How and why does Steven Spielberg decide which projects he’s interest in taking on? Like Wizard of Oz, the story usually involves the theme of someone wanting or needing to return home again. Certainly that is the case for these three ‘spies’. ‘Is home really safe?’ —another question Steven likes to play around with comes up again in this film. The Donavan household undergoes a lot of safety angst not only from cold war propaganda, but due to the community’s disapproval of James’ quest. Ah, yes, the quest, the lending of a helping hand to get someone home where he/she belongs comes straight out of Wizard of Oz.
Finally we meet again the trickster. Only through James Donavan’s clever manipulations will the main characters be able to attain their noble goals. To complicate this obvious theme, we even have layers of tricksters like the CIA agents’ insistence that James appear to be acting alone, like the Soviet and East German official’s similar insistence upon no traceable government involvement.
Hello, Cyclone! You will see a cow(or two) flying by mooing just like in Dorothy’s version and a boat—minus the fisherman. In fact, producer Spielberg’s tornado is chockfull of good stuff. I think I even spotted the insane tractor trailer from Duel! See War of the Worlds, Super 8, Poltergeist for more cyclonic ‘clinking, clanking, clattering collections of caligenous junk’.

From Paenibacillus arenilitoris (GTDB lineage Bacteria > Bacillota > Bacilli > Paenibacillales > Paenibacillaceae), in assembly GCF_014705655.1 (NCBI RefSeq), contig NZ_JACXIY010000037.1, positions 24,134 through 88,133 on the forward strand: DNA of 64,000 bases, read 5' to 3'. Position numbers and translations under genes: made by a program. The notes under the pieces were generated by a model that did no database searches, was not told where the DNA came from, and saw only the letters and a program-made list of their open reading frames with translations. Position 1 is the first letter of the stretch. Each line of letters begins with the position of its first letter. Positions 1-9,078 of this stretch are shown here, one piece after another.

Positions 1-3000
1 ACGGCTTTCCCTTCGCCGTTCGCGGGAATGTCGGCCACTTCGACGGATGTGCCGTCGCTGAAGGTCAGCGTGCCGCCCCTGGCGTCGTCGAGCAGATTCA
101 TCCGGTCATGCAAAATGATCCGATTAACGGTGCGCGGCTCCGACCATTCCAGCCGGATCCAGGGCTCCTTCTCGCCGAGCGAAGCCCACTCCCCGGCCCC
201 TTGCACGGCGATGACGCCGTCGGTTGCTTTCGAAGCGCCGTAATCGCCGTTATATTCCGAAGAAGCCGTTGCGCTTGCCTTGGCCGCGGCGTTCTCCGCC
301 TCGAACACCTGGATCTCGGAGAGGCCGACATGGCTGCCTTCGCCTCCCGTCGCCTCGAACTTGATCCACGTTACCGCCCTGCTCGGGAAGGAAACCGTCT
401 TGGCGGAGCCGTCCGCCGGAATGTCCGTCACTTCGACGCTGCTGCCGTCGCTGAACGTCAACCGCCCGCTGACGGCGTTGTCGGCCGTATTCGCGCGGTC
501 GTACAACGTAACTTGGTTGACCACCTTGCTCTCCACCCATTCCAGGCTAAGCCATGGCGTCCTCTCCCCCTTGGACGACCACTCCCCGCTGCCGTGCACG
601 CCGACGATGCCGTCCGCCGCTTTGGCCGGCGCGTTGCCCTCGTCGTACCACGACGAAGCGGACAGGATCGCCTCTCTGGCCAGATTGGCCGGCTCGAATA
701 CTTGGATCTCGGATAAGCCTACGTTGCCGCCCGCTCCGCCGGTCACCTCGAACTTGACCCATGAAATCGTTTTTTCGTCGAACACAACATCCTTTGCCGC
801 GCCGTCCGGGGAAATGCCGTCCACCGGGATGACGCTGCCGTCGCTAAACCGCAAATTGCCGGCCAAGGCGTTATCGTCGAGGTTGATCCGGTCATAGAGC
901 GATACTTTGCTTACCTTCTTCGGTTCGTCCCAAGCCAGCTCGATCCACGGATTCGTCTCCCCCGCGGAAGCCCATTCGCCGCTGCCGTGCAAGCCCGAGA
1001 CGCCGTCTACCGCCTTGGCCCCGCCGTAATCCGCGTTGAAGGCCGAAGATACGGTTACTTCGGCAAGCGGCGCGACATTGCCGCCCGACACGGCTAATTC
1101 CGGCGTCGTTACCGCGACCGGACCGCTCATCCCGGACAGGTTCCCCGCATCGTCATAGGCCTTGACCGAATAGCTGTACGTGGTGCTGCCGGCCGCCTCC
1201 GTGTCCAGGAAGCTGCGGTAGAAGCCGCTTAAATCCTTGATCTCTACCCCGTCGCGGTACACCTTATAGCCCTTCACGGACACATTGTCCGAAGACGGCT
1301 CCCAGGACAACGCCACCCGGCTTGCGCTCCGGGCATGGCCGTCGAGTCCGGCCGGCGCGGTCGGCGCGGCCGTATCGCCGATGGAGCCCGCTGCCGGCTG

The intro shows a defining moment in Jo’s childhood when a tornado unexpectedly strikes in the middle of the night. On her bed is a Toto-like terrier named Toby who, despite scampering at Toto-speed, almost doesn’t make it into the storm cellar. See The Adventures of Tintin. Also see War of the Worlds for another unsafe storm cellar!
Is it me or does Jo’s old farmhouse sport that ‘air of grayness’? Re-occurs when Bill prepares ‘Dorothy’ in the hailstorm; there is a shot up the curving, hilly road with fence-posts. The color washes away to black and white and—for a moment—viewer is back in Kansas. The absence of color hints things may get a bit hopeless. See E.T. the Extraterrestrial, War Horse, Schindler’s List, Twister, Joe Vs. the Volcano, Twilight Zone the Movie Kick the can Episode, Poltergeist.
The telemetrical prototype is named ‘Dorothy’.
Looked to me like the footbridge Jo and Bill cower under during first tornado was identical to Victor Fleming’s old fave in WOO and GWTW. See A.I. for more detail on similar sets.
At the drive-in, Bill’s new girlfriend is in her room when a gust suddenly blows the window curtain inward. This is a classic Spielberg sign that life is about to radically change for her as it did for Dorothy after the bedroom window knocked her out cold. Sure enough, Melissa breaks up with Bill moments later. See Empire of the Sun, Catch Me if You Can, Hook, Twilight Zone the Movie Kick the can Episode, Joe vs. the Volcano, Poltergeist.
We glimpse Judy Garland on the TV at Aunt Meg’s house before the F-5 hits.
Aunt Meg’s artwork consists of giant whirligigs that chime conspicuously to warn us the Big One is coming. When Jo gets the idea of how to make the measuring devices inside ‘Dorothy’ fly, we hear chimes. Chimes sound again when the pinwheels fly up inside the twister. WOO always forewarned us of Glinda’s approaching magic with chimes. See Always, A.I., E. T.,The Color Purple, Jaws, Close Encounters, Empire of the Sun, Super 8, Twister, Twilight Zone, Joe vs. the Volcano, Poltergeist.